With regards to Fitz’s post, I don’t think there was much leeway for people to respond, I didn’t feel like he was encouraging a dialogue, maybe he just wanted to introduce himself before he starts writing regularly. I think we all welcome intelligent discussion of SL art, there is nothing worse than the empty sycophantic “w00ting” that goes on in places like Flickr, it is that kind of nonsense that will hold back the progression of this medium more than anything else. Of course our work has to stand up to examination by knowledgeable real-world academics, but it is also essential that they understand the people behind it and what motivates them, which I think is what Amy says was lacking from Fitz’s seeming disconnect.

  6. (copy of comment from BIW blog): A quick response to this dialogue, which I think has been fantastic (I will write another post in the next few days that looks at some work specifically… perhaps this will be more productive). My effort in the first post was towards initiating just such a dialogue, and not at dogmatically imposing my opinions upon others. As Frederick Schauer, a leading expert on the First Amendment, has said, “painting with a broad brush” is “an often inevitable and frequently desirable dimension of decision-making in our lives.” Unfortunately, in about 800 words any stroke I make is going to be a broad one.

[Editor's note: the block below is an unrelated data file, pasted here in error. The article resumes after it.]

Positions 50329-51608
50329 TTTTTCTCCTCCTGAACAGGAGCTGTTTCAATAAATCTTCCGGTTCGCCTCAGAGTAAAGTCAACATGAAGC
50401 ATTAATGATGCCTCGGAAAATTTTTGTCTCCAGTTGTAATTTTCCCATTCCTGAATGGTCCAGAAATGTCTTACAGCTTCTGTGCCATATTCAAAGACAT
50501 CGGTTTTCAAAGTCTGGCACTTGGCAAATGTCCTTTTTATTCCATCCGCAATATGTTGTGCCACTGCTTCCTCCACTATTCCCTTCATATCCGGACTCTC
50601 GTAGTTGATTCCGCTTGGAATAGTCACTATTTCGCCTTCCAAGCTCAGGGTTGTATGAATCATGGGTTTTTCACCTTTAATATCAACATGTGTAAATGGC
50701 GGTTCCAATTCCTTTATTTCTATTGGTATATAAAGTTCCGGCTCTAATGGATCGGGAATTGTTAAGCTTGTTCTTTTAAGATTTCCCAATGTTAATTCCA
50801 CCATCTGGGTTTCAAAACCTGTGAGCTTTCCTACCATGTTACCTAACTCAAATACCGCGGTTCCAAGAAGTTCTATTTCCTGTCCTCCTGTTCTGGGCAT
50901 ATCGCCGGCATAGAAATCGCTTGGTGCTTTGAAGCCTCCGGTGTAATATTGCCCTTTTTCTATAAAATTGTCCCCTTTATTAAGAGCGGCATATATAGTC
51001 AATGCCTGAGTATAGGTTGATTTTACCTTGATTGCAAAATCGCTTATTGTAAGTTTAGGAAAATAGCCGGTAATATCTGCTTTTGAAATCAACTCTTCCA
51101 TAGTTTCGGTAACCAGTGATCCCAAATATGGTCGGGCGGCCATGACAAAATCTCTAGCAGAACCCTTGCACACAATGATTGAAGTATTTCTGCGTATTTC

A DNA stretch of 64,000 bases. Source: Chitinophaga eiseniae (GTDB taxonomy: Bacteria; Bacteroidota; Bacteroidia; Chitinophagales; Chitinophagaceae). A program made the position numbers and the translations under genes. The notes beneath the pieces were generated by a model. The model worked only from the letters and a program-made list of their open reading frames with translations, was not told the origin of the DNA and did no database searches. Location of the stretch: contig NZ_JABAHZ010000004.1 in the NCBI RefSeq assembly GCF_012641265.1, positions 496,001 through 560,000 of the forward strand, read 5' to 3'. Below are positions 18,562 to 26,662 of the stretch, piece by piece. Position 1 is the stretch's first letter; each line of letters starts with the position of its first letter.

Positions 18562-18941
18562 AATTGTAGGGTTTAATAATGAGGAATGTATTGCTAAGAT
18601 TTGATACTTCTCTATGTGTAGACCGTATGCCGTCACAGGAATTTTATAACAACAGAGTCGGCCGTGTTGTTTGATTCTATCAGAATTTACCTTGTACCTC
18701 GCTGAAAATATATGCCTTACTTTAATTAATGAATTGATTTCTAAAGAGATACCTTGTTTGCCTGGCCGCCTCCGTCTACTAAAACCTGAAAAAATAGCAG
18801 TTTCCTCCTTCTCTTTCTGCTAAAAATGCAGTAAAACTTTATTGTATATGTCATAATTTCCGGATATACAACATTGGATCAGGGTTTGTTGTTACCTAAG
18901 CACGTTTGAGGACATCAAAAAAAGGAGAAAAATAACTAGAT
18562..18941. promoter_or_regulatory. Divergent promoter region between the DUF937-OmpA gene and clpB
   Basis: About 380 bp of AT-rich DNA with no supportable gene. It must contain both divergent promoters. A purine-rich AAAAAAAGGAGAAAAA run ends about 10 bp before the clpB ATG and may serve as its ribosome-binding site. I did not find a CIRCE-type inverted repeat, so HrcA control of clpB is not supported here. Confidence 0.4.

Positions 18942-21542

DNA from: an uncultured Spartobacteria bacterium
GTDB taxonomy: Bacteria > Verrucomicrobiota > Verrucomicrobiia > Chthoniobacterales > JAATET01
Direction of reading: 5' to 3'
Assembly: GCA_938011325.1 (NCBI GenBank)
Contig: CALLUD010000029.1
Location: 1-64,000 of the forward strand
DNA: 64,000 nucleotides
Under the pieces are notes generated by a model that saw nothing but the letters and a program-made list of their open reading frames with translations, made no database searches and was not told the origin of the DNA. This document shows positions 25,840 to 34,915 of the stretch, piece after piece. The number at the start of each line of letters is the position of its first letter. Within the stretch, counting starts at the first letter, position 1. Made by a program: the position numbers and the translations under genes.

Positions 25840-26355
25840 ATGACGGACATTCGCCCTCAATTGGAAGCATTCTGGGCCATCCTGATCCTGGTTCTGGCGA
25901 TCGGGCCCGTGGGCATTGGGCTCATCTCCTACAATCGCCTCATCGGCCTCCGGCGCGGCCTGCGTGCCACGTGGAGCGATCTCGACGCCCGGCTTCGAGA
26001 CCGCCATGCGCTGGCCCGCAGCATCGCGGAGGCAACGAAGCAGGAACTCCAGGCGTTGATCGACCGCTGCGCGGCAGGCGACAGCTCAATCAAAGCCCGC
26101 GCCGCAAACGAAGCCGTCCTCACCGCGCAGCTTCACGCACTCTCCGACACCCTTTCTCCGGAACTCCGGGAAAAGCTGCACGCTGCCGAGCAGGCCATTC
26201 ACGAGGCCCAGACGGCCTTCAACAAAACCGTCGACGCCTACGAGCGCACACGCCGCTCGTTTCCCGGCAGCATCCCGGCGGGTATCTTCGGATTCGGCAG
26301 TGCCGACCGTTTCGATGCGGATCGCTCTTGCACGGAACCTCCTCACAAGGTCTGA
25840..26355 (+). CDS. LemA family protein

I’ll take the hit for the mistake on “not possible in real life” – as I said in my original post, I am a new voice here and a lot of these terms and abbreviations are new to me.

    To address Amy’s critique: She argues (allow me to paraphrase) that I am standing in my world of theory as I look at and address the art of Second Life. This theory has no intrinsic relation to the art or the artist, and so is irrelevant. She is interested in the artist behind the art, while my comment focused on the art as standing alone. She is interested in content and what is behind the content, while I focused too heavily on form. She quoted a bio from one of the artists as proof of her argument. She also said:

    “As soon as Second Life art becomes reduced to an advertisement for Second Life, a “look what I can do with this neat program!” kind of gimmick, I really lose interest. But as long as it connects me to another to the thoughts/theories/ideas/feelings/etc of another human being, allowing me into their world for a moment to see how they see the world, then that’s really interesting.”

    This is a valid opinion, and a valid way to approach art as an individual. The only problem is that this doesn’t hold up to historical precedent to say that such is the way that art is meant to be understood. To argue that medium is not as meaningful as the art produced, that it is secondary, is to discount such phenomena as (for example) the effect of cubism on collage and then collage back onto cubism. Content is one thing, but it is not the only thing, and to argue that form is permanently secondary to it is unfair.

    Another point: deciding the preference of either form over content or content over form is not the point of BIW. Understanding the art and the project is. I come from the standpoint of a writer, where I deal in antecedents, referents, signs and meanings. This is how I tried to understand the project.